International Journal of Business and Applied Social Science

ISSN: 2469-6501 (Online)

DOI: 10.33642/ijbass
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Call for Papers: VOL: 10, ISSUE: 7, Publication July 31, 2024



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Author(s): Dr. Pamela Fox, PhD, LCSW-S
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Christoph Arndt is an Assistant Professor in the Department of Political Science at Aarhus University in Denmark. His book provided a cross-national, comparative policy analysis which “demonstrates that Third Way reforms went against the social policy preferences of social democracy’s core voters and indeed produced an electoral setback for social democrats at the ballots.”(Arndt,2013, p.282).This term “Third Way” refers to various political positions which try to reconcile right-wing and left-wing politics by advocating a varying synthesis of right-wing economic and left-wing social policies(Bobbio&Cameron,1997).This book is the eighteenth in the Changing Welfare States series, and provides a comparative study of the electoral consequences of Third Way welfare state reforms. It investigates whether Third Way reforms alienated traditional social democratic core constituents and shed some light on the factors causing variations between countries. The book’s main argu-ment is that Third Way reforms indeed produced an electoral setback for social democrats and that the nature of the setback is contingent on the electoral system and the party competition social democrats face when reforming the welfare state (Arndt,2013, p. 24).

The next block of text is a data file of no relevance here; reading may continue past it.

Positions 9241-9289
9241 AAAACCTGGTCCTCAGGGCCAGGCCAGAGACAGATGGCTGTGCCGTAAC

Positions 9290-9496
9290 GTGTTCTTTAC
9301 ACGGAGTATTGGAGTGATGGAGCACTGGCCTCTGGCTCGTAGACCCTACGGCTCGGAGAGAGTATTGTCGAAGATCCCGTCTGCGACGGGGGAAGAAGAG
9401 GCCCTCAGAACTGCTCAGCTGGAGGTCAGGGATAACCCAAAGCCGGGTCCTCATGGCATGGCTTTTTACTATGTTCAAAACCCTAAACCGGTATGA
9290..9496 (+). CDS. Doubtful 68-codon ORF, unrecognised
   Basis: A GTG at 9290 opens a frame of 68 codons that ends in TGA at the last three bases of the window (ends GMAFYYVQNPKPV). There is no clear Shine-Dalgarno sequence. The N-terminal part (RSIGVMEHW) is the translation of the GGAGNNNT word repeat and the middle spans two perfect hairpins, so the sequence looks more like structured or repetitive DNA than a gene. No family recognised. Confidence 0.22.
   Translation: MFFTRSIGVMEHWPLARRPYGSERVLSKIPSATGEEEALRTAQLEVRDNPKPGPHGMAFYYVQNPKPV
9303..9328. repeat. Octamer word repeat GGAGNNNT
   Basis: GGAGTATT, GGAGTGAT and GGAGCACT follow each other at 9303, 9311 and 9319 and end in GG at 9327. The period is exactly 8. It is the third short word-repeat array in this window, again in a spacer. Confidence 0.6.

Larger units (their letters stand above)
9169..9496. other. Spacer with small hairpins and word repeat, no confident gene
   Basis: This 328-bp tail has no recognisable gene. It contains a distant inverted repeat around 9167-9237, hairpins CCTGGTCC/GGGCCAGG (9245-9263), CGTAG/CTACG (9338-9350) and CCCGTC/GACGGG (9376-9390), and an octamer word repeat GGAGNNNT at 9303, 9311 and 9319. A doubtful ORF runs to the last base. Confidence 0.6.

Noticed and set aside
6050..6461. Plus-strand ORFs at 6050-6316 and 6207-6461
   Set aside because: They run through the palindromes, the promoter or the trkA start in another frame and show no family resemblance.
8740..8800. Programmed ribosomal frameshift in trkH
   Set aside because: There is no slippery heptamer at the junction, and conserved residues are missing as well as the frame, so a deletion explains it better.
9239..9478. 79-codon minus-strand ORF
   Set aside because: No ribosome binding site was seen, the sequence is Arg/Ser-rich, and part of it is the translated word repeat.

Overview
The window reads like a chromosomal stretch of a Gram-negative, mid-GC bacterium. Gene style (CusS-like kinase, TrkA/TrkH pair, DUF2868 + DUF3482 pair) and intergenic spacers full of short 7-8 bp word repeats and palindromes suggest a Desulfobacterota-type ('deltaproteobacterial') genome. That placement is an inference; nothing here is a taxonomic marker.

Regarding the Changing Welfare States series, it is important to note that “the overriding objective of the series is tracing and explaining the full trajectories of contemporary welfare state changes and its outcomes”(Arndt, 2013, p.2). The welfare state may be narrowly described in old school traditional ways, in addressing the “social risks of old age, unemployment, sickness(including the health care system), disability, poverty and inequality in general”, or in new school ways including the “social risks that have arisen mainly due to post-industrialization, such as reconciling work and family life, non-standard employment, and low and inadequate skills”(Arndt, 2013, p. 2).
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